By Ed Runyan
The foreclosure and housing crisis that began around 2008 has dissipated in recent years, but the most recent Trumbull County property valuation still shows dropping property values.
In late 2011, the county released data from its most recent three-year revaluation completed that year. The data showed an average decrease in property values of 7.53 percent countywide.
This year’s figures are less detailed and considered only a computer- generated “update” of the data from 2011, but the numbers show a continued decline in property values — this time about 5 percent, said Trumbull County Auditor Adrian Biviano.
Primarily the data used to arrive at the values come from home sales and other facts that the county’s appraisal company, Integrity Appraisal Services of Austintown, can acquire without visiting the properties in person, Biviano said. That includes information such as foreclosures and abandonments. “Sales is the driving factor,” Biviano said.
The new property values indicate no change for homes in most of the townships in the county, but they show drops of as much as 20 percent in one neighborhood in Warren, as much as 10 percent in some areas of Niles, as much as 7 percent in parts of Girard and Newton Falls and 5 percent in parts of the townships of Hubbard, Brookfield, Liberty, Fowler, Warren, Howland and Champion. The values indicate a 3 percent drop in Lordstown.
Bill Nicholas, chief appraiser for Trumbull County, said the reductions in property values will have only a small effect on property taxes because they affect only taxes on the “inside millage” (not voted millage) on such property, which is just a fraction of the overall millage.
And most of the properties that lost value are low in value to begin with, so the change in taxes also would be low, Nicholas said. The new values will go into effect in early 2015.
Warren Councilman Eddie Colbert lives in the northwest neighborhood that experienced the largest drop — 20 percent — but said he it’s not one of the neighborhoods with huge numbers of abandoned properties.
In fact, the neighorhood, which is off Parkman Road Northwest and includes streets such as Randolph, Williamsburg, Linda, Northwest and Stewart, was once “a very strong middle-class neighborhood,” he said.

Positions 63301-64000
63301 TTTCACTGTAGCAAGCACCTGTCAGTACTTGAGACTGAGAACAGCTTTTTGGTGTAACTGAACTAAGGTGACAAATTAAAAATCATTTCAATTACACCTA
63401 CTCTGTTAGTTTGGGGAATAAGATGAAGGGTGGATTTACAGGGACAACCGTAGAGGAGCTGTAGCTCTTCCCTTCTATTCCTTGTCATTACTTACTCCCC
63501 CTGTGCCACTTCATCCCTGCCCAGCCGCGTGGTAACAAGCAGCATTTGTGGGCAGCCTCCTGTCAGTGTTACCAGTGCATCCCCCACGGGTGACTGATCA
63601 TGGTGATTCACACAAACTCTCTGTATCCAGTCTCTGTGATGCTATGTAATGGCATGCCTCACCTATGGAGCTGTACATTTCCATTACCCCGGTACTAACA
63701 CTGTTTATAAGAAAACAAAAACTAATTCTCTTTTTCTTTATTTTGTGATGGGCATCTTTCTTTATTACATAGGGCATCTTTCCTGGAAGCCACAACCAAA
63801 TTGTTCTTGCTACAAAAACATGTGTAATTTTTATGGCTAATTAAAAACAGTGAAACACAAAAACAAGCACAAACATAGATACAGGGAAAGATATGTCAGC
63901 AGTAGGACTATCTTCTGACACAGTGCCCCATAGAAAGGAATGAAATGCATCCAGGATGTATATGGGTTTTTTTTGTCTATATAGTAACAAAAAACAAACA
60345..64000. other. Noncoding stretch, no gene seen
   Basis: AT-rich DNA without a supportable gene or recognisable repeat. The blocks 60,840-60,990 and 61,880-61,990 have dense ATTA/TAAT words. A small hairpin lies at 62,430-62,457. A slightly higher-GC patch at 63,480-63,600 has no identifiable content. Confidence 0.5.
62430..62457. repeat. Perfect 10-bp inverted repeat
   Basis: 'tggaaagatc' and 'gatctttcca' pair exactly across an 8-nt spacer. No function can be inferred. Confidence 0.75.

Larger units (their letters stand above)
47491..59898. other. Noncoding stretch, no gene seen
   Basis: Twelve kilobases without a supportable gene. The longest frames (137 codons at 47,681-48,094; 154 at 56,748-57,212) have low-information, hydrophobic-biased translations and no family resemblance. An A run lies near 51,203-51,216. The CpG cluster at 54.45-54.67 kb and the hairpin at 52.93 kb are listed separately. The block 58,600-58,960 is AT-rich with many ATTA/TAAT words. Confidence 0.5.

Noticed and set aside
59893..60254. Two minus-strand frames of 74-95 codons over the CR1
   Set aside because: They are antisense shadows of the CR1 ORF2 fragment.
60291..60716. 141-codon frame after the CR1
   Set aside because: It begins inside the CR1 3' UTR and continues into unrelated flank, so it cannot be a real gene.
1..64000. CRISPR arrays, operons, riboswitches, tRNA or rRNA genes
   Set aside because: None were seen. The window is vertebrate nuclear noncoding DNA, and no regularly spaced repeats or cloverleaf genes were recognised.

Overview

“You either worked at Copperweld Steel, or Delphi Packard Electric or GM,” he said of periods of high employment in Warren several decades ago. “The parents did well, and the kids did relatively well and went to college.”
Colbert bought his home on Autumn Drive from his in-laws; it is the house his wife grew up in.
One of the big differences in the neighborhood compared to years ago is that many of the homes there have become rentals. There are some abandoned homes, but not as many as in some other neighborhoods, he said.
More than anything, Colbert said he believes the neighborhood has lost value because of the loss of jobs and a “low-performing school district.”
Colbert and others say Colbert’s neighborhood has less obvious blight than areas to the east — streets such as Penn, York, Dickey, Haymaker and Hillsdale.
Those streets are in neighborhoods that dropped in value by 15 percent, according to the most recent values.
Nicholas and Matt Martin, executive director of Trumbull Neighborhood Partnership, said they believe the most recent values suggest that some of the most blighted neighborhoods lost a greater percentage of their value during the earlier valuation rather than in the past three years.
“I think it’s starting to bottom out, stabilize,” Martin said of some of the most blighted neighborhoods.
TNP, a nonprofit, has devised strategies to improve neighborhoods and is engaging the community in those strategies. It also operates the Trumbull County Land Bank’s side-lot program, helping property owners acquire vacant lots available after demolition.
Martin said the housing demolitions in the city in recent years probably have not helped much with property values, but they have definitely improved “quality-of-life issues,” such as eliminating fire hazards, illegal dumping, prostitution and drug dealing.
Richard McGinty, an appraiser from Bazetta Township, said he thinks the reason property values continue to drop, especially in the urban areas, is that there are still a lot of foreclosures and people walking away from their homes because they are “under water” on their mortgages, meaning they owe more on the home than it is worth.
Many people are in that position because mortgage companies in the 2002-to-2008 time period encouraged people to take out loans who couldn’t afford them. Those practices led many of the largest banks paying settlements to the federal government to resolve claims that the companies sold faulty securities that led to the 2008 recession.
McGinty said when he appraises a home that received a loan in the 2002-2008 time frame, it might be worth a lot less than the amount owed.
“The house is worth $30,000 and they owe $60,000, so they’re walking away,” he said, adding that the banks are typically “stubborn” and won’t negotiate with such customers to reduce the customer’s cost.
Martin agrees that the foreclosure crisis of 2008 is still playing out today.
“I think the lending practices of the early 2000s made a mockery of the very notion of homeownership, and our neighborhoods continue to experience the fallout from those practices combined with other factors.” He said TNP’s short-term work “is about stabilizing neighborhoods”
Statewide, foreclosures dropped 24.6 percent between 2012 and 2013, but they dropped only 13.8 percent in Trumbull County and 4 percent in Mahoning County during that same time period.
Trumbull County’s foreclosures peaked at 1,605 in 2009. There were 1,077 in 2013, according to data from the Ohio Supreme Court. Mahoning County foreclosures peaked at 1,819 in 2010. There were 1,306 in 2013.